The Integration Sensation

The New Push Towards Integrated English and History Classes

Vista del Lago: A new school with fresh ideas and concepts. Need an example? Vista has integrated AP English 11 and AP US History, and starting next year, Honors English 10 and AP World History will be merged as well.

‘Integrated’ is currently taught by Kelly Hillesland, the AP English 11 teacher, and Kelly Baquero, the instructor of AP US History. Next year, AP World History teacher Michael Messersmith and Honors English 10 teacher Tyler Fuentes will correspond for sophomore integration.

Why the shift?

Fuentes said that it is “[e]xciting. There’s a lot of crossover between the two disciplines. It just makes sense to transition.”

Messersmith had similar feelings about it. “It’s definitely a model we want to follow,” he said.

Andrew Gao is taking integrated as a sophomore next year.  “[It will be] Harder because you have to learn both things at once,” he said, anticipating that it will be very interesting.

Mixing classes is not a widely practiced form of education. “I couldn’t tell you who does,” said Messersmith, when asked whether or not other schools integrate. The linking of these subjects is an idea first executed by Vista in our district, and other teachers were not aware of other schools practicing integration.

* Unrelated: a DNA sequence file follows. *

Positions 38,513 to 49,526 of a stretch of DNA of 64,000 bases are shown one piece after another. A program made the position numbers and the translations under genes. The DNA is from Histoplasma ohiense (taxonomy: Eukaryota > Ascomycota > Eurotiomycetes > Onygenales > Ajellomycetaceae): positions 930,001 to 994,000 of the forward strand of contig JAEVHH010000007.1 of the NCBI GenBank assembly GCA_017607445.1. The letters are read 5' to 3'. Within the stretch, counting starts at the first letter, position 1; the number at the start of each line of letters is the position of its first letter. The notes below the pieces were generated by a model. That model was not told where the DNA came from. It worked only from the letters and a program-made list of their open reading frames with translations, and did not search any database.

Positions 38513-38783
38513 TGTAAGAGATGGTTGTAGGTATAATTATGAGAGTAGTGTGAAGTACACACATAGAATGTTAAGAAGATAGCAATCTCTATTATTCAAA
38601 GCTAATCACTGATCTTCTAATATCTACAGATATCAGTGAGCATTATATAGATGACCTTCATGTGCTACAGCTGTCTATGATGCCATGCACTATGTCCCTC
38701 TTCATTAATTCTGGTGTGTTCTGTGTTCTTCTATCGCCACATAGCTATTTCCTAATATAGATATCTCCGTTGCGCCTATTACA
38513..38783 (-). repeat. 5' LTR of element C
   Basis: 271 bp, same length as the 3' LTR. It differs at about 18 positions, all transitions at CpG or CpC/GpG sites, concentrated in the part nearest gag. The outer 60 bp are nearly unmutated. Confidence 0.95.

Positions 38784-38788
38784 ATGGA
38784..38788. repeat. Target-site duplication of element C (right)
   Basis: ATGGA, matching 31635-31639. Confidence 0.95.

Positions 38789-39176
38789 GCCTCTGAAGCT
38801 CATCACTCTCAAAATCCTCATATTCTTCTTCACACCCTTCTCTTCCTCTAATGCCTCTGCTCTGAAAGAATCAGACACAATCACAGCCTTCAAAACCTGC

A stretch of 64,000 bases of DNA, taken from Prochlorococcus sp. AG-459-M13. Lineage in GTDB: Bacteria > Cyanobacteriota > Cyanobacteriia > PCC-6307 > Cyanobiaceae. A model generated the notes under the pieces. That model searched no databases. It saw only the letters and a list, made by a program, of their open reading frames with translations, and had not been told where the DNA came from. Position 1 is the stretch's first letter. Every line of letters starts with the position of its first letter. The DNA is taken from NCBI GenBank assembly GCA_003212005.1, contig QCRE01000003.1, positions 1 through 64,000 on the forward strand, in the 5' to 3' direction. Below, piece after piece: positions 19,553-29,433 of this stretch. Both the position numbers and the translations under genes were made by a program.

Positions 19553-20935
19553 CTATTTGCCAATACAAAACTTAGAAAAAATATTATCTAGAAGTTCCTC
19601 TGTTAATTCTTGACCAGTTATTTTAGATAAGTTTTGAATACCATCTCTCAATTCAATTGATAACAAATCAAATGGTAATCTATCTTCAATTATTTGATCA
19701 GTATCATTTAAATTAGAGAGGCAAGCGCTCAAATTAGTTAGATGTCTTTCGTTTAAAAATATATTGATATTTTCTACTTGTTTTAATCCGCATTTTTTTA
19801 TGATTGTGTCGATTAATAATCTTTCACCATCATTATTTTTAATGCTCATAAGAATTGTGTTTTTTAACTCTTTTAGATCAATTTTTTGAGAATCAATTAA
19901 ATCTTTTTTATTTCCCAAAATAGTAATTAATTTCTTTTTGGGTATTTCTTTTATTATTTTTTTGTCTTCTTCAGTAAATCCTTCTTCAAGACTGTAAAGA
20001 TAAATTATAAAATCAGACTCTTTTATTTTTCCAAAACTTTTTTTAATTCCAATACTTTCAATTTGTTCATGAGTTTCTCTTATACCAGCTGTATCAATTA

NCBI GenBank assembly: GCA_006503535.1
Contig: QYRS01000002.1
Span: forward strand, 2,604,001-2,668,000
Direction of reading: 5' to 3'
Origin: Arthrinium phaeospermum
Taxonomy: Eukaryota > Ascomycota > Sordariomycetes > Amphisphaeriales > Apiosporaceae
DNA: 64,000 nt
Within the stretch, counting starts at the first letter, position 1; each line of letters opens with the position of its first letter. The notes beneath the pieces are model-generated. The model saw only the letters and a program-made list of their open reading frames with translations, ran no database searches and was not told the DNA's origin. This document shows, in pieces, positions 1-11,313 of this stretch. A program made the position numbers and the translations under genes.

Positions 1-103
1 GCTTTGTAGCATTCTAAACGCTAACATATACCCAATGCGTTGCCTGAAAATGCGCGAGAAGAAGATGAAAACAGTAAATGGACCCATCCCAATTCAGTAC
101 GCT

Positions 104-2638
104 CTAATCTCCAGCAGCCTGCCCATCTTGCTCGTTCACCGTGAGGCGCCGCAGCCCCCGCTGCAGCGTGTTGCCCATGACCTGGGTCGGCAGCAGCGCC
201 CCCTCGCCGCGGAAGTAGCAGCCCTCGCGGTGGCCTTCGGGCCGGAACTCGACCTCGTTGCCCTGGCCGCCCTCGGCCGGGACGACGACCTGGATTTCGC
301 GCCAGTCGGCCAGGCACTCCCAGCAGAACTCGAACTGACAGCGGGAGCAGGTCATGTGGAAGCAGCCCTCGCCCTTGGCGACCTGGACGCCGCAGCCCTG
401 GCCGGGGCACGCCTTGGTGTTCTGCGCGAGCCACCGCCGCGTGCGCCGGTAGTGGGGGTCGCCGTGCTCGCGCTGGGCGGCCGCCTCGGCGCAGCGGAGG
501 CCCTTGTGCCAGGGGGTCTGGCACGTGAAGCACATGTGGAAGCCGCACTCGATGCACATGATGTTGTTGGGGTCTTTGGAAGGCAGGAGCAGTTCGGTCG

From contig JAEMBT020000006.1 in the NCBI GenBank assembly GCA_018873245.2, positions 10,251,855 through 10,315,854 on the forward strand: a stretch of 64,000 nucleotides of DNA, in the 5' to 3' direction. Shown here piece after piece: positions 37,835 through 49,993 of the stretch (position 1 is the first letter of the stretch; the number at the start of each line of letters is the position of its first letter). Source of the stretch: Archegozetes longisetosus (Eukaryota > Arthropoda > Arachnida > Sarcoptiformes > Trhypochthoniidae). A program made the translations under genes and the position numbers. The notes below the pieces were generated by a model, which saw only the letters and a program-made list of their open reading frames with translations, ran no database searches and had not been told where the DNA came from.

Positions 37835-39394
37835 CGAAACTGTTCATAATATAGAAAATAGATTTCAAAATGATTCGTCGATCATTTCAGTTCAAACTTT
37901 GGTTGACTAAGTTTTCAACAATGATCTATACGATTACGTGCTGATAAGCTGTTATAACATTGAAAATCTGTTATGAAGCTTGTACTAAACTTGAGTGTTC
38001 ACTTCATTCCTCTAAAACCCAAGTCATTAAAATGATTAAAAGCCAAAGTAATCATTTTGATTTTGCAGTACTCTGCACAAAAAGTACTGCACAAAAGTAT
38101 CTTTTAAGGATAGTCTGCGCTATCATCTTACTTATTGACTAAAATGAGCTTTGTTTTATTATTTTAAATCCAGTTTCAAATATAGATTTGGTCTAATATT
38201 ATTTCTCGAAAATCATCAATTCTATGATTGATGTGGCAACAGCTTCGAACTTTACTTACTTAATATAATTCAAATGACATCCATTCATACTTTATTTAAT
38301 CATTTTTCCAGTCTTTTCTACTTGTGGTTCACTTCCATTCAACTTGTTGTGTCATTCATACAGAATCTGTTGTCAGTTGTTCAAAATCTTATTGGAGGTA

While students are attracted to the challenge of the year-long integration, it has can be stressful. “It’s an AP class. It’s gonna have its difficulties when it comes down to the actual material,” said junior Caprina Pipion, when asked about the challenge of integrated.

From the teaching angle, there are some pitfalls as well as benefits.

“We don’t have as many potential spots,” said Messersmith. Also, handling an extra 35 students can be a challenge.

“It’s hard for them at the beginning,” said Baquero, in reference to the students struggling because of procrastination. Another con mentioned by teachers is that the students and the separate teachers only see each other 2 or 3 times a week.

However, Hillesland does not think that students feel overwhelmed. “They have two nights to do [homework].”

This class solves a common problem among students: normally, they stand the risk of getting their AP class first term, and then spending four months away from the material. This way, students are constantly being refreshed on the subject.

Also, “Integration of the curriculum — it assures that there’s that link,” said Baquero.

Hillesland agrees. “Kids see the natural correlation,” she said.

Since you have the entire year, it is also possible to go at “a slightly more relaxed pace,” said Messersmith.

Overall, students and teachers feel this method is successful. “The students feel like they are a part of something special,” said Hillesland. “You have to have teachers who want to do it — like me, like Baquero. Fuentes and Messersmith want to do it.”